Apply for a Conservation Grant, Deadline May 10th

Do you have a great idea for how to improve habitat for birds and other wildlife, but don’t have the funds to do it? Audubon Society of Northern Virginia has funds available that can help your idea come true. They have budgeted $3,300 for conservation grants for this year, and applicants may apply for all or any part of the available funds. We are looking for applications from individuals, non-profit organizations, and public schools. Projects submitted by individuals should have a connection to public or non-profit lands.

Click here for more information and application.

Two-part workshop on Marine Birds and Mammals of the Southeastern U.S., 4 & 11 June

National Wildlife Federation
11100 Wildlife Center Drive, Reston, VA 20190
Tuesday, 4 June 2019 and Tuesday, 11 June 2019
7-9 pm
Field trip : 6 July 2019, all day, Outer Banks, NC

Marine birds have feathers, and marine mammals breathe air. But in almost every other way, these ocean denizens bear almost no resemblance at all to their counterparts on land. This workshop introduces participants to the identification, foraging strategies, behavior, and nesting/breeding ecology of marine birds and mammals typical of the southeastern Atlantic and Gulf coasts of the United States. Join Dr. Chris Haney, founder of Terra Mar Applied Sciences, for this two-part classroom instruction and pelagic field trip. Register here.

Cost: Members $100, Non-members $140

Field trip fee: $175 (includes gratuity; participants are responsible for accommodations)

Learn about warblers, April 30th

Alexandria Country Day School, 2400 Russell Road, Alexandria, VA
Tuesday, 30 April 2019
7 pm
Field Trip: Saturday,4 May 2019, 8 am (rain date, May 5)
Monticello Park, 320 Beverley Drive, Alexandria, VA

Warblers show more color and variety than any other family of birds in the Washington area. Some of them stop to breed here, but a greater number pass through on their way to nesting grounds to our north. Bill Young will show you how to identify the 35 warbler species that you have a chance to see, focusing on appearance, vocalizations, behavior, and other factors. Register here.

Instructor: Bill Young is a local writer and co-creator of the MPNature website, which is designed to teach people about the nature at Monticello Park. His book The Fascination of Birds: From the Albatross to the Yellowthroat explores the connections between birds and a broad range of subjects, such as biology, ecology, literature, music, history, politics, economics, religion, geography, physics, chemistry, linguistics, the visual arts, the performing arts, sports, and comedy. Bill’s YouTube channel, which features his natural history videos, has more than 500 subscribers and more than 320,000 views.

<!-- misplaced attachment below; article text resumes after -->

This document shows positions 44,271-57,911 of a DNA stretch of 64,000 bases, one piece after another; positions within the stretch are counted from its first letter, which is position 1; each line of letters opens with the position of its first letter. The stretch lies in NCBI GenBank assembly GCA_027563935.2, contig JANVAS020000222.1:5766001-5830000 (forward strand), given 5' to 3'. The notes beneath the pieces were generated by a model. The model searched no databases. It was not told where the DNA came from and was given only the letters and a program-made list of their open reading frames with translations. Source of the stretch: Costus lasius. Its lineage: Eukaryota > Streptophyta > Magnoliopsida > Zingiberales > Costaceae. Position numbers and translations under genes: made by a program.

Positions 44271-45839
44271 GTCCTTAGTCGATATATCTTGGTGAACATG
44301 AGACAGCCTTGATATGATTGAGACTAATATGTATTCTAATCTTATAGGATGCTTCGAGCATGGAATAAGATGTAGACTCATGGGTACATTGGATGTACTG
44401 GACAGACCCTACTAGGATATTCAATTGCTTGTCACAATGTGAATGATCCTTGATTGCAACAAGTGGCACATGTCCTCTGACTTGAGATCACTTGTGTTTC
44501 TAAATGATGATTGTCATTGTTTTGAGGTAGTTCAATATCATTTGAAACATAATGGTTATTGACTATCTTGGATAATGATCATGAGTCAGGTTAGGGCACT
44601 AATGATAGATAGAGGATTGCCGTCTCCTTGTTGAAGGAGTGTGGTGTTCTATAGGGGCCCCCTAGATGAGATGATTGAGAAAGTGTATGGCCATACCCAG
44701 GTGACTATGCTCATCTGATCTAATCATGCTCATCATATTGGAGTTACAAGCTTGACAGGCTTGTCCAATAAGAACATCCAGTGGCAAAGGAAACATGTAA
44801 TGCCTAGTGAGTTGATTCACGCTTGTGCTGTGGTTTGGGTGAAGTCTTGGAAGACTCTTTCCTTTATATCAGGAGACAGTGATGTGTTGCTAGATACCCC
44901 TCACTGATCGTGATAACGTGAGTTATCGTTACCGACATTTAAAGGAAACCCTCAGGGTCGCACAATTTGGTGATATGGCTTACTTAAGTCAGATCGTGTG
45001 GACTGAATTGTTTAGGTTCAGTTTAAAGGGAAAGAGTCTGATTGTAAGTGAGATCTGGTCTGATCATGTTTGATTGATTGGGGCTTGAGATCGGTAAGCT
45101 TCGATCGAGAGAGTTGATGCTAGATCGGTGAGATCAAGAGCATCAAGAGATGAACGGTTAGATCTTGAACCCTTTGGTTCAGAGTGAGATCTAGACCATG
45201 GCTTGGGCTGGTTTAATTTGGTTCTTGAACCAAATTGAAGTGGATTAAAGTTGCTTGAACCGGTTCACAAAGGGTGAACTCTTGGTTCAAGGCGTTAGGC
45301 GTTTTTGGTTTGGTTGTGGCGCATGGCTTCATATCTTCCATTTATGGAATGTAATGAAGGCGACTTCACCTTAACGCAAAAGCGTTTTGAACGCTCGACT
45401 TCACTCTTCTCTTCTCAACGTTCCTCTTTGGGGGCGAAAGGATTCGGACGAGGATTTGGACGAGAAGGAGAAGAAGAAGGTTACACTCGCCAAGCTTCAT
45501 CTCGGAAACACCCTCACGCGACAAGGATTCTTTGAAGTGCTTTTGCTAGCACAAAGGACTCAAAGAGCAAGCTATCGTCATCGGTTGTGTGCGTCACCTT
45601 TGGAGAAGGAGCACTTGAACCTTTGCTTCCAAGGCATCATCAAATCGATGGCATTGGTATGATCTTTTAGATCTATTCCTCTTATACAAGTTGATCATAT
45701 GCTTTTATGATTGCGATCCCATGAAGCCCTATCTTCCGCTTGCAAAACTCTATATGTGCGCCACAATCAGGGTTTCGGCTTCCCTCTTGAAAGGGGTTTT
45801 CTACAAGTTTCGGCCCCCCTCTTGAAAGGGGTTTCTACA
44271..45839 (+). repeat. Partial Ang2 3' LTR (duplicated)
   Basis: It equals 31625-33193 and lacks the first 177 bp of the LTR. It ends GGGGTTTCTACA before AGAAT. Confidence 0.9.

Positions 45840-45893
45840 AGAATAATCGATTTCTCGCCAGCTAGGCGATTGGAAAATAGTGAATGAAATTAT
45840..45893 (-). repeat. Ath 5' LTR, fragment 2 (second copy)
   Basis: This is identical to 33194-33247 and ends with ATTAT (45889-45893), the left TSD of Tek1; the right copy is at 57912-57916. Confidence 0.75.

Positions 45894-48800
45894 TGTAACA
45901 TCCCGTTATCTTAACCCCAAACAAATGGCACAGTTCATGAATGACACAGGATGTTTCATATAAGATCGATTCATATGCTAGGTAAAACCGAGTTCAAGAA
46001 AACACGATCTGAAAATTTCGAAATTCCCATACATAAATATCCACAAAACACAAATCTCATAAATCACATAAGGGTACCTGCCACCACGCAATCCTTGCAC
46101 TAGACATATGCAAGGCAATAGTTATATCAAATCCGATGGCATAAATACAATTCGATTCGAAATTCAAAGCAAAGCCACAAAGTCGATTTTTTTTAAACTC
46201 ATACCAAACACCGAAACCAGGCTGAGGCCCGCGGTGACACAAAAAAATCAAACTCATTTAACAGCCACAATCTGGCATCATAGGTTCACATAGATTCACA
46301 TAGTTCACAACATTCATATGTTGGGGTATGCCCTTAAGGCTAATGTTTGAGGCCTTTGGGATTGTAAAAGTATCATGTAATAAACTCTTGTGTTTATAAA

Limit: 20
Cost: Members $50, Non-members $60

Birdathon 2019, Have fun, raise funds, 19 April – 19 May

Spring is on its way, and so is Birdathon! It’s time to organize your teams and sign up for Audubon Society of Northern Virginia’s annual spring migration birding competition.

The concept is simple: Participants can bird in teams of two to five. Team members then make their own donations or secure pledges from friends,family members, colleagues, neighborhood merchants, etc. Then, during any 24-hour period between April 19 and May 19, teams search Northern Virginia to see how many bird species they can identify. The two principal rules are Have Fun and Raise Funds. For the rest, click here. Click here to register your own team or click here to pledge support for your favorite team.

Birding by Ear Boot Camp, April 14th

Photo by Barbara J. Saffir (c)

Julie J. Metz Wetland Preserve and Leesylvania State Park, Woodbridge, VA
Saturday, 14 April 2019
7 am-3:30 pm

Spend a full day learning bird song in the field and on the trails with birding expert Greg Fleming. Some basic birding knowledge is a prerequisite, such as being able to identify some common local birds by sight. Bring a bag lunch, we’ll be out in the field all day but will break for lunch at Leesylvania State Park. This class will fill up quickly! Register here. Limited to 15 students. $50 Audubon Society of Northern Virginia members/$60 non-members.

The Big Sit! October 13th

Meadowood Special Recreation Management Area, Lorton VA

Saturday, 13 October 2018

8 am – 4pm

Sponsored by the Audubon Society of Northern Virginia (ASNV)

The Big Sit! is like a Big Day or a bird-a-thon—participants tally bird species seen or heard within a given time period. The difference lies in the limited area from which you make your observations. It’s called the Big Sit for a good reason—it’s like a tailgate party for birders. Bring a chair and your binoculars. Snacks will be provided. You also may go with us on a guided bird walk or participate in a kid-friendly activity. This event is FREE of charge and open to the public.

Look for the ASNV group at the assigned count circle by the pollinator garden located at the Mustang Loop Trail parking lot (intersection of Gunston and Harley Roads). In addition to recording all birds seen and heard, they’ll note any butterfly species. A bird walk at 8:30 a.m. will start at the count circle.